The recovery of housing prices will take at least four more years, according to a monthly survey of 110 leading economists and real estate experts, significantly longer than previously estimated.
Housing prices will rise only 7.2 percent by 2014 and the aggregate value of U.S. single-family homes four years from now will be roughly $1 trillion less than the economists projected in May, said Terry Loeb of MacroMarkets, the firm conducting the survey, which is based upon the projected path of the S&P/Case-Shiller U.S. National Home Price Index over the coming five years.
“For the first time, in this month’s survey, our panelists provided their expectations through 2015. Less than 3% of the panel expects negative change in 2015, and at +3.7 percent, the average of the forecasts for that year is slightly higher than the average annual rate of national home price appreciation that prevailed in the decade prior to the historic bubble. Yet, at +7.2%, the average projection of cumulative home price performance through 2014 reached its lowest point since survey inception for the second consecutive month,” said Robert Shiller, MacroMarkets co-founder and chief economist.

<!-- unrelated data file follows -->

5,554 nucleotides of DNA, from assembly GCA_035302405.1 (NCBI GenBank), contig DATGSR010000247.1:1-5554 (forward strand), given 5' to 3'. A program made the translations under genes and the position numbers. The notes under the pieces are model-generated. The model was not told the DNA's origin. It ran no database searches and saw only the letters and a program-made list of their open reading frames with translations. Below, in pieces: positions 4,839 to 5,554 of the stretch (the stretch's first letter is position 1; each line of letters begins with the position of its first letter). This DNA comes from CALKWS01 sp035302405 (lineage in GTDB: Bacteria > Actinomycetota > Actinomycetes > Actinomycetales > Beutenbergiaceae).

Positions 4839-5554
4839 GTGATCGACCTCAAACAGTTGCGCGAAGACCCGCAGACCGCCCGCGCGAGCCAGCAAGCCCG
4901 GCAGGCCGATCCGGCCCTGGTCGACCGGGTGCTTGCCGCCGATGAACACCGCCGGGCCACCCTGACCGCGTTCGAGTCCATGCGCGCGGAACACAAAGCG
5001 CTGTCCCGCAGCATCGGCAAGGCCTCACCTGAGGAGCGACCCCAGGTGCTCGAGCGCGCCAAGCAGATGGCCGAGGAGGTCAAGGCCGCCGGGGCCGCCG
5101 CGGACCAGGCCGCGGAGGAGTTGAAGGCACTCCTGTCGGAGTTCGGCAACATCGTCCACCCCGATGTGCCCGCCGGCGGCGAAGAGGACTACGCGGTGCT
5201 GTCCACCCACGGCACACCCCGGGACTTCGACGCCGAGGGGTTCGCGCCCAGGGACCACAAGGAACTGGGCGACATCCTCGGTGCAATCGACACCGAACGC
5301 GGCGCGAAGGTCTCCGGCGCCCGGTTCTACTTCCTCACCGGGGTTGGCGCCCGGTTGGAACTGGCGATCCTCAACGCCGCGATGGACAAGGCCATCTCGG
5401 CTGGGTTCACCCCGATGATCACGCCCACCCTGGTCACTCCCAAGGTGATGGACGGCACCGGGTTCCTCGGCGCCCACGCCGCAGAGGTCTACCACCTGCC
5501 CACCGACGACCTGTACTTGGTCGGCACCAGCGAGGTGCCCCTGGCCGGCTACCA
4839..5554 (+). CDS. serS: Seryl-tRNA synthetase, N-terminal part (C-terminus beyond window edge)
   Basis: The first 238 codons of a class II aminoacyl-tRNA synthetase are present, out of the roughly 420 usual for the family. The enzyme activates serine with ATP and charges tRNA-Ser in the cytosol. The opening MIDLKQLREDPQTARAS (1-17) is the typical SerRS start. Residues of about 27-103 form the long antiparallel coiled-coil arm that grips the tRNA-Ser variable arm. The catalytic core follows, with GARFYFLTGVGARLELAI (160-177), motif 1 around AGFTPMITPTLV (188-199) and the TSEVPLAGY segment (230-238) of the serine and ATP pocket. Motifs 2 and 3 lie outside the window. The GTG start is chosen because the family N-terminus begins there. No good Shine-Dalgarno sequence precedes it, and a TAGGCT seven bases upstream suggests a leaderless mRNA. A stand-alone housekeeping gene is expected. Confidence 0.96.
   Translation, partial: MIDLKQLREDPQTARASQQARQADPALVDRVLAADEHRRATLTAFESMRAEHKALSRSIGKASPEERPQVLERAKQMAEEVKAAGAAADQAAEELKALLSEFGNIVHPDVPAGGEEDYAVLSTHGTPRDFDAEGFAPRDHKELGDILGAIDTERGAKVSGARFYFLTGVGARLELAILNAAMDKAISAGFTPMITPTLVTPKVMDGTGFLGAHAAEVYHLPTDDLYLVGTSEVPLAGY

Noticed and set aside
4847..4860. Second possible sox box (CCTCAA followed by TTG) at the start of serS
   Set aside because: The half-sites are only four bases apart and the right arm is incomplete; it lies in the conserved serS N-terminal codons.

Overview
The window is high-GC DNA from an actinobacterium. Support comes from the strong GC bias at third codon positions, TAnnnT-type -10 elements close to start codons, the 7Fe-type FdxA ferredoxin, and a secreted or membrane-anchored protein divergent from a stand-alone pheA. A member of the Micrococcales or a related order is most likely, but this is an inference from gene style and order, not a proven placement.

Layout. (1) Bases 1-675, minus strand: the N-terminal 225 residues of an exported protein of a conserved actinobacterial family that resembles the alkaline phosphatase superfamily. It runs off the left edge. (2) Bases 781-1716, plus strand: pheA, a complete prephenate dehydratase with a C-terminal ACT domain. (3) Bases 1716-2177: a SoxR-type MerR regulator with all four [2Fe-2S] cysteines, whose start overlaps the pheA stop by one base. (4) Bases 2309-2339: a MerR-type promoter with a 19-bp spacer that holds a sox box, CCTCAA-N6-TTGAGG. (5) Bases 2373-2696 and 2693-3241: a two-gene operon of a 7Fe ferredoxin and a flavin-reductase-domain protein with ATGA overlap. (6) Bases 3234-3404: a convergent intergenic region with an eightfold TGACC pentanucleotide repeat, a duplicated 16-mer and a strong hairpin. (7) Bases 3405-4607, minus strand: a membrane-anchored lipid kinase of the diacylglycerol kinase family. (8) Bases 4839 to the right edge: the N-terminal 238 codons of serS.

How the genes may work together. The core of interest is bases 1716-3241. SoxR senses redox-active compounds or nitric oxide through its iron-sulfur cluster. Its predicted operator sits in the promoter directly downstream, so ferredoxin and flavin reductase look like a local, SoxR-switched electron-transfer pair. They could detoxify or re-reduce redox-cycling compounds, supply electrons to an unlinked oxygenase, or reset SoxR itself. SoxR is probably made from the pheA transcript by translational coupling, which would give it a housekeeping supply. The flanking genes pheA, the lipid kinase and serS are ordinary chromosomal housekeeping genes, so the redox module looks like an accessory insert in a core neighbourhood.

“The survey data we collected this year have consistently pointed to price stability in the intermediate- to long-term, which is reassuring in light of the volatility in actual home prices we have witnessed during the past few years. However, most experts foresee a longer road to recovery, and materially lower price performance in the coming years than they did just a few months ago,” said Terry Loebs, MacroMarkets managing director.
Since the third quarter of 2006, near the height of the housing boom, prices have fallen 28 percent by the third quarter of this year, according to the S&P/ Case-Shiller US National Price Index. The index rose 14.2 percent from the first quarter of 2009 until the second quarter of 2010, when the housing tax credits were in effect.
The latest MacroMarkets Home Price Expectations Survey was conducted during the period December 1st through December 15th.